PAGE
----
It was not that long ago, that if you wanted to build a data center with a 1,000 servers and 200 terabytes of storage; it would take about a year or so of planning to get such a design into production. With the advent of cloud services such as the Google Cloud Platform, Amazon Web Services and others, one can create such an infrastructure in hours.
Yet with the ease of cloud deployments, security often gets lost in the shuffle. Even though AWS makes it quite clear in nearly every security document of theirs that security is a shared responsibility, that is lost on far too many customers.
In Practical Cloud Security: A Guide for Secure Design and Deployment (O'Reilly Media 978-1492037514), author Chris Dotson has written a compact guide that effectively shows the reader how to ensure security is implemented into their cloud environment. Dotson focuses on practical security and tools, and the reader is provided with a solid understanding of the necessary tools, technologies and requirements for creating secure cloud services.
At 175 pages, this is far from a comprehensive guide to cloud security. But what the book lacks in depth, it covers in breadth. Dotson details the core areas of cloud security that needs to be considered when deploying cloud services.
The book is relevant for a large set of readers. From information security managers, system administrators, security architects, application developers who are just finding out they are now tasked with cloud security responsibilities, and more. The book provides the reader with a solid foundation they can use to develop secure cloud services.
There are a lot of definitions for what cloud computing is. Perhaps that most pragmatic is “someone else’s computer”. That means that for nearly every on-premises information security control, there needs to be a corresponding cloud security control. While it’s not a perfect apples to apples comparison, it nonetheless is pretty accurate. And that is the approach the book takes.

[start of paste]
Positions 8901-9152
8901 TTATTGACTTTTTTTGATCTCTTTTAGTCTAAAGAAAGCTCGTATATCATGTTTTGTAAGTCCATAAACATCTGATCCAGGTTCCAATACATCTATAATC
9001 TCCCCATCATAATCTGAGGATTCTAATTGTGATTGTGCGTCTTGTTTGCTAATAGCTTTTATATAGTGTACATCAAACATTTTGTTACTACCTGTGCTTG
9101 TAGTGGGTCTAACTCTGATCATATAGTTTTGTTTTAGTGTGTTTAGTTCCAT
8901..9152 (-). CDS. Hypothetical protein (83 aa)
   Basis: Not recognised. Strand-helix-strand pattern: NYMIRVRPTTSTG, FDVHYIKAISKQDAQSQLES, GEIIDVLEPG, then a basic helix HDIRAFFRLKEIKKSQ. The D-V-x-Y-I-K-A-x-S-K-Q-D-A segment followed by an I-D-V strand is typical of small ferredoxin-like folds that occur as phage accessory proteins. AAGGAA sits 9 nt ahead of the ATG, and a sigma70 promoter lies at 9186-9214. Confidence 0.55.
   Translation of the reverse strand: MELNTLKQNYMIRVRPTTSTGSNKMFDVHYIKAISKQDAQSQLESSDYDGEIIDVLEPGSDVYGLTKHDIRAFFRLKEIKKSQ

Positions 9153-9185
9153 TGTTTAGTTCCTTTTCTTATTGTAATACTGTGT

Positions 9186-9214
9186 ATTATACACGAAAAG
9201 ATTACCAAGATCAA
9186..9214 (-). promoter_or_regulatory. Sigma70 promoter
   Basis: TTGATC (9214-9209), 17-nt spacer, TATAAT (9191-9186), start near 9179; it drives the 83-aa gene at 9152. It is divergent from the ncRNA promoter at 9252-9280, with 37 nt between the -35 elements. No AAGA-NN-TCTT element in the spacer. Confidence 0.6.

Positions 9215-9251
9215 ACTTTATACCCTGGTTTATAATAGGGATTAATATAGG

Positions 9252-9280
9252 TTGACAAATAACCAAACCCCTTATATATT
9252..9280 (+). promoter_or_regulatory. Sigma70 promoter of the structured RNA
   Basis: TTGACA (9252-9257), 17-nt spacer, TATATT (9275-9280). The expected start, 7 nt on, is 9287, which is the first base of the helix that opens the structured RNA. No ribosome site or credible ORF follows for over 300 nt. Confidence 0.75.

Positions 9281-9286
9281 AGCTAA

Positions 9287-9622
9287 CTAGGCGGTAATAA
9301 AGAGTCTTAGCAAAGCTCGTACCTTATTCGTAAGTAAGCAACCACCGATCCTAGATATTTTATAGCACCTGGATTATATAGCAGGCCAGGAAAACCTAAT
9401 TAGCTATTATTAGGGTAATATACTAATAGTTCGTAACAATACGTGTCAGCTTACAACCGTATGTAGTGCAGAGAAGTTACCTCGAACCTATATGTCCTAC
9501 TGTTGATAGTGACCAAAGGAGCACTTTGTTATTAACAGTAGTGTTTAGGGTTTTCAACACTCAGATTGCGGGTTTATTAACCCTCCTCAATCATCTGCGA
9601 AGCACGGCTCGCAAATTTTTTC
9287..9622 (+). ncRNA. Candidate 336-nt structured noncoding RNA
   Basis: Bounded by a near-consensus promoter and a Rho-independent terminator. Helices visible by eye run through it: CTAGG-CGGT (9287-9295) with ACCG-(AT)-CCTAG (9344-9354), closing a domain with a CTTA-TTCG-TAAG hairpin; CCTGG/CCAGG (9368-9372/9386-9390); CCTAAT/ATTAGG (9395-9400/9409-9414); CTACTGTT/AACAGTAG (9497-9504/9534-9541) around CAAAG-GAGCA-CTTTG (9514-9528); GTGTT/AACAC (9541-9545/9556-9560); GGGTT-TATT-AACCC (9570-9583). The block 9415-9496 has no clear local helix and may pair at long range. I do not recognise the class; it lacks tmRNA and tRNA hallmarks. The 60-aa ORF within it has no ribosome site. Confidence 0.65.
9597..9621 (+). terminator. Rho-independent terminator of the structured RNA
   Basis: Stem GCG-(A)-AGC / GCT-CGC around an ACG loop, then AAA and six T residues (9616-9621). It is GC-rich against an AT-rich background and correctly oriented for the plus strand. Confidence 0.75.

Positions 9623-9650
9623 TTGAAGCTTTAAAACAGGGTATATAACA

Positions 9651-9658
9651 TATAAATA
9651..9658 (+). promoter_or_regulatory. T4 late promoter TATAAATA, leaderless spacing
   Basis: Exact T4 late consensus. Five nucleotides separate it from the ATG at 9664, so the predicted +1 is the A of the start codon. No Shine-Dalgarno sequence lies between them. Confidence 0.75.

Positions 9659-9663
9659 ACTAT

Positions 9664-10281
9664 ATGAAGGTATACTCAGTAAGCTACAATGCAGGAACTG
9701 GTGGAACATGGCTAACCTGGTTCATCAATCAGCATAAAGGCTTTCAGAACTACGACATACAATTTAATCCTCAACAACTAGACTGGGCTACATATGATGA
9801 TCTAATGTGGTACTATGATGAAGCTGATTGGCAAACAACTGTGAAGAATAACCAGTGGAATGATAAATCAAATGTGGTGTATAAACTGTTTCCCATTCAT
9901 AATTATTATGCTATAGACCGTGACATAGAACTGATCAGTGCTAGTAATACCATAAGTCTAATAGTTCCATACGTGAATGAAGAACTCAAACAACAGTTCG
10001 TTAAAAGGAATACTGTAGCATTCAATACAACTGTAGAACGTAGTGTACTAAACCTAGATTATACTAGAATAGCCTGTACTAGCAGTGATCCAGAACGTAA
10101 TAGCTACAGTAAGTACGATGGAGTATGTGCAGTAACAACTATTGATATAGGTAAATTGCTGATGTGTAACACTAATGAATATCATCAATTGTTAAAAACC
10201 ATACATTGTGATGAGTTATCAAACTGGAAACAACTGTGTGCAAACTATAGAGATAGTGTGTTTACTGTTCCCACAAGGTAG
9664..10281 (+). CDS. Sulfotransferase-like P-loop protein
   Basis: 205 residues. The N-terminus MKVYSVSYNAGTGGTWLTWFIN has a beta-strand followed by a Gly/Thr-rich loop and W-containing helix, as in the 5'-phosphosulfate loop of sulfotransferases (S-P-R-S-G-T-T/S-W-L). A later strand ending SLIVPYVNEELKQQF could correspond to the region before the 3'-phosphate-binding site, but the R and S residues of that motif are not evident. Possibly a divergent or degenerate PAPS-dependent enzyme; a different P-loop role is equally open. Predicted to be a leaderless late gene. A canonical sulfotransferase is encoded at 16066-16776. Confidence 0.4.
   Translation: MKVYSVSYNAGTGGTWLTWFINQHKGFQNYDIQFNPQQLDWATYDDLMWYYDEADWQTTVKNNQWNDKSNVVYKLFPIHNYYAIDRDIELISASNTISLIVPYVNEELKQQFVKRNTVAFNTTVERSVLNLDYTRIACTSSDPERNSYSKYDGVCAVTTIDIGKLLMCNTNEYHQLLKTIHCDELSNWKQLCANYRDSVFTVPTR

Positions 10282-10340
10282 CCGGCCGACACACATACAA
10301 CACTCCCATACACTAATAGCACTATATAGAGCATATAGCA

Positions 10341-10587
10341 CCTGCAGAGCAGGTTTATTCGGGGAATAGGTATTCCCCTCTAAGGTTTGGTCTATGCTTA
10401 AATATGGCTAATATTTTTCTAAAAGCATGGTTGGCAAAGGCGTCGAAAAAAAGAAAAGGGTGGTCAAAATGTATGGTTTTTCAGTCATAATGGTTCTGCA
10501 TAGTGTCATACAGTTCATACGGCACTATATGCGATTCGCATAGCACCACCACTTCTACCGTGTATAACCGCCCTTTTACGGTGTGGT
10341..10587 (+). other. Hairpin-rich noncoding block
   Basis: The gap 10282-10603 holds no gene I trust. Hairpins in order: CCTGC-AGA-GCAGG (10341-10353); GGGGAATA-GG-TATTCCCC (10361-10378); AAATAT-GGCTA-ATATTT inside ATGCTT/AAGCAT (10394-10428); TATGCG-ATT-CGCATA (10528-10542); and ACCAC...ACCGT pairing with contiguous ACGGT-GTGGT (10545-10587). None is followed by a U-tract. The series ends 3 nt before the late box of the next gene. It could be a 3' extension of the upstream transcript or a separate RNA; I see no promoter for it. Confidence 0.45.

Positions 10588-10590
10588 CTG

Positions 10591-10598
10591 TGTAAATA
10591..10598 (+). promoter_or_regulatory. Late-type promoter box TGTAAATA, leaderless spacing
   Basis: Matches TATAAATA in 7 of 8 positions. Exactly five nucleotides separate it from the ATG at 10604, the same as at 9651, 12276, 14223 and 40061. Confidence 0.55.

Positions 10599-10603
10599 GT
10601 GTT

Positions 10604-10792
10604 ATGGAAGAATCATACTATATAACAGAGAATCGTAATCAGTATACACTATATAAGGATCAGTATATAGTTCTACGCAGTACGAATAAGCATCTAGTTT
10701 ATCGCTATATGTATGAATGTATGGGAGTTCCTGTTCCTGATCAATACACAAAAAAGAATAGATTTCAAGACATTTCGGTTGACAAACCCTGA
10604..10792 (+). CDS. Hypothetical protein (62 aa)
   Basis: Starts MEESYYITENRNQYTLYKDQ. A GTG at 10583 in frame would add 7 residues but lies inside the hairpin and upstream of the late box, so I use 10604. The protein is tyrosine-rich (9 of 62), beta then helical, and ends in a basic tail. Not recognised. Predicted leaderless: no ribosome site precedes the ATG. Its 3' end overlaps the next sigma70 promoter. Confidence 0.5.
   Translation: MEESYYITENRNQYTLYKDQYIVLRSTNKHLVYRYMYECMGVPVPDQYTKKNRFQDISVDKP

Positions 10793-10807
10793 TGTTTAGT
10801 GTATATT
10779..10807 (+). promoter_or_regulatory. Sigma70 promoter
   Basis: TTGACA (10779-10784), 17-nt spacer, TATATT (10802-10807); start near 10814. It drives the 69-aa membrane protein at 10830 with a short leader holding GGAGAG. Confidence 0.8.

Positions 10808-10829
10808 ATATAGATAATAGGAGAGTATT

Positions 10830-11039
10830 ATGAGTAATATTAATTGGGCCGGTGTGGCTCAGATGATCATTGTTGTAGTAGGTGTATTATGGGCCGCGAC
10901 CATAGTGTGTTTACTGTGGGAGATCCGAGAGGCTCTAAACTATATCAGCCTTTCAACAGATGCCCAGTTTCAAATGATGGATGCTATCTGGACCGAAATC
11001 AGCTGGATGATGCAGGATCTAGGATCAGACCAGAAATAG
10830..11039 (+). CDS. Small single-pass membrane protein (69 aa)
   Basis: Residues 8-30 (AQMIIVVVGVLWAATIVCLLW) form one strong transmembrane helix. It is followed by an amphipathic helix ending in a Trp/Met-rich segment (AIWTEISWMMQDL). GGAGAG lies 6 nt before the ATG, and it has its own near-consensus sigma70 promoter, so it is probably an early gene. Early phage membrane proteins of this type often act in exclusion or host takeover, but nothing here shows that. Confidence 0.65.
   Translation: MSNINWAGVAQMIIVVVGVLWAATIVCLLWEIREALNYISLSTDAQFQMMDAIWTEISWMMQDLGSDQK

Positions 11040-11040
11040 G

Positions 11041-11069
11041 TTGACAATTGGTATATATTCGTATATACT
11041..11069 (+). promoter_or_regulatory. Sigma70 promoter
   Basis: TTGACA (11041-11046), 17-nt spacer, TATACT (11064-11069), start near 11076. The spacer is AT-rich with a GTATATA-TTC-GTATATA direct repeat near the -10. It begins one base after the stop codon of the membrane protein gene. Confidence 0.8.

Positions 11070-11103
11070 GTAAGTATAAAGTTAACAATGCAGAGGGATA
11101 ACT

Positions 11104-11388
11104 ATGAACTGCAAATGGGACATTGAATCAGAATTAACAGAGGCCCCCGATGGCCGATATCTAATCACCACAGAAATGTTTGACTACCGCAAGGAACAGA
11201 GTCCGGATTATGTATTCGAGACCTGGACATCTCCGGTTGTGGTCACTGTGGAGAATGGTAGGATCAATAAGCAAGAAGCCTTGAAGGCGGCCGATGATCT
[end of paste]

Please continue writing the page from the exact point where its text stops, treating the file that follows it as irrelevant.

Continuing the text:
In chapter 1, Dotson reiterates the importance of the shared responsibility model. He notes an utterly horrifying statistic, that 77% of IT decision makers believed that public cloud providers were responsible for securing data in the cloud, and 68% said they believed these providers were responsible for securing customer applications as well. It’s precisely for those type of cloud security oblivious IT decision makers that a book like this is needed.
The book does a great job of detailing all of the core areas of cloud security. And Dotson also lists many cloud tools available to get those jobs done. He covers the entire range of information security controls, including: access control, vulnerability management, monitoring and more.
Cloud security is far too important to be ignored. It’s a long and seemingly endless journey to secure the cloud. But for those looking to start the process, Practical Cloud Security is a great guide to help them on their journey.